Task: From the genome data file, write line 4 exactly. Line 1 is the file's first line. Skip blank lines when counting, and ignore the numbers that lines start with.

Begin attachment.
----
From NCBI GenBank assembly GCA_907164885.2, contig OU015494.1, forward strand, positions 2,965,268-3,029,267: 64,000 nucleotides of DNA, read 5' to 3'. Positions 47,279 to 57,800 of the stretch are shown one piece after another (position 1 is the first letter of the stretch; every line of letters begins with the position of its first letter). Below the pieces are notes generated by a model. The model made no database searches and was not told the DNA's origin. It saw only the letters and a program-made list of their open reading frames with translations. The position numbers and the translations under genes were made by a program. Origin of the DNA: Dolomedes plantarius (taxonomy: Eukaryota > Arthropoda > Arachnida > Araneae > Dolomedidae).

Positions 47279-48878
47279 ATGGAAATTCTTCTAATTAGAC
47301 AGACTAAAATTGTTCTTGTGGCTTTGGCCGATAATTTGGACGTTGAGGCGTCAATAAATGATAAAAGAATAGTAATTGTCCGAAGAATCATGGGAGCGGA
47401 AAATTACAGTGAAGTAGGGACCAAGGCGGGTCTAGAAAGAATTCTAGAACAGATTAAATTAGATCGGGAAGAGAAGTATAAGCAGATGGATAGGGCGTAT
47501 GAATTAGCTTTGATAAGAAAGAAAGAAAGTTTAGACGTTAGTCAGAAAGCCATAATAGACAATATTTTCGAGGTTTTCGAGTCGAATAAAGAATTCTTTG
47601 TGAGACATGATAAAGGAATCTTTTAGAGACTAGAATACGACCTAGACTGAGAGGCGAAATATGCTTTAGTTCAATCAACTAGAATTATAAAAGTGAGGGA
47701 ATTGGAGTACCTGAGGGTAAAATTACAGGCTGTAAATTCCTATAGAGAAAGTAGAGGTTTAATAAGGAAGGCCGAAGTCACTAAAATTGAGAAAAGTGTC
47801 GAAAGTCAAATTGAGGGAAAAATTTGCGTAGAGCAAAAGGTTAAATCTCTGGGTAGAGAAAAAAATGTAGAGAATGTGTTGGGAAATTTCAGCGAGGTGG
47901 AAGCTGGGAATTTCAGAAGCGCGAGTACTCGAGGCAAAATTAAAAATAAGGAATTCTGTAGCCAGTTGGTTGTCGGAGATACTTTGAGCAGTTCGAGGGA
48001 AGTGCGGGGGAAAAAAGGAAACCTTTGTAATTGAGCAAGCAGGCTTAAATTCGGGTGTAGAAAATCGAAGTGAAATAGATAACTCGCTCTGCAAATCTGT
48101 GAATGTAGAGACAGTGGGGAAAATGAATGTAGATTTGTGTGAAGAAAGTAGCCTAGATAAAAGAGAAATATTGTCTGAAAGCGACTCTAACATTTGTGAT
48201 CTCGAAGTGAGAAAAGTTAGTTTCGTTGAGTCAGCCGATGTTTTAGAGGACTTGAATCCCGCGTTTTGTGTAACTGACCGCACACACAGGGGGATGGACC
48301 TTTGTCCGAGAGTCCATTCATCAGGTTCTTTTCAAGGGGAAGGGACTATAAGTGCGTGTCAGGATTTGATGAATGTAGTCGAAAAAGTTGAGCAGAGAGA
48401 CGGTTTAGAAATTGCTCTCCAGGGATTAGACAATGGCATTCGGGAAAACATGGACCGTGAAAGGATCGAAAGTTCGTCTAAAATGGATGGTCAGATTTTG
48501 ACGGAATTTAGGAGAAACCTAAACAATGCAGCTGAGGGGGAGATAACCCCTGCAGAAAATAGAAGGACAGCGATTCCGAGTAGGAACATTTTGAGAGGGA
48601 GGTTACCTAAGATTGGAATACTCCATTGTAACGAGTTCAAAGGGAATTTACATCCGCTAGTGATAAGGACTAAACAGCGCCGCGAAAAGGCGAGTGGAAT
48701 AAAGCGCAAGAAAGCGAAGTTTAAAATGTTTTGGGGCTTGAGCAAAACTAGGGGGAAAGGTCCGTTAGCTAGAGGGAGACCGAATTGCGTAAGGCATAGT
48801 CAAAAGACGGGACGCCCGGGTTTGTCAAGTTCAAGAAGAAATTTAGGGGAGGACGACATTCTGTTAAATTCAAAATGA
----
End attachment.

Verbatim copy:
47301 AGACTAAAATTGTTCTTGTGGCTTTGGCCGATAATTTGGACGTTGAGGCGTCAATAAATGATAAAAGAATAGTAATTGTCCGAAGAATCATGGGAGCGGA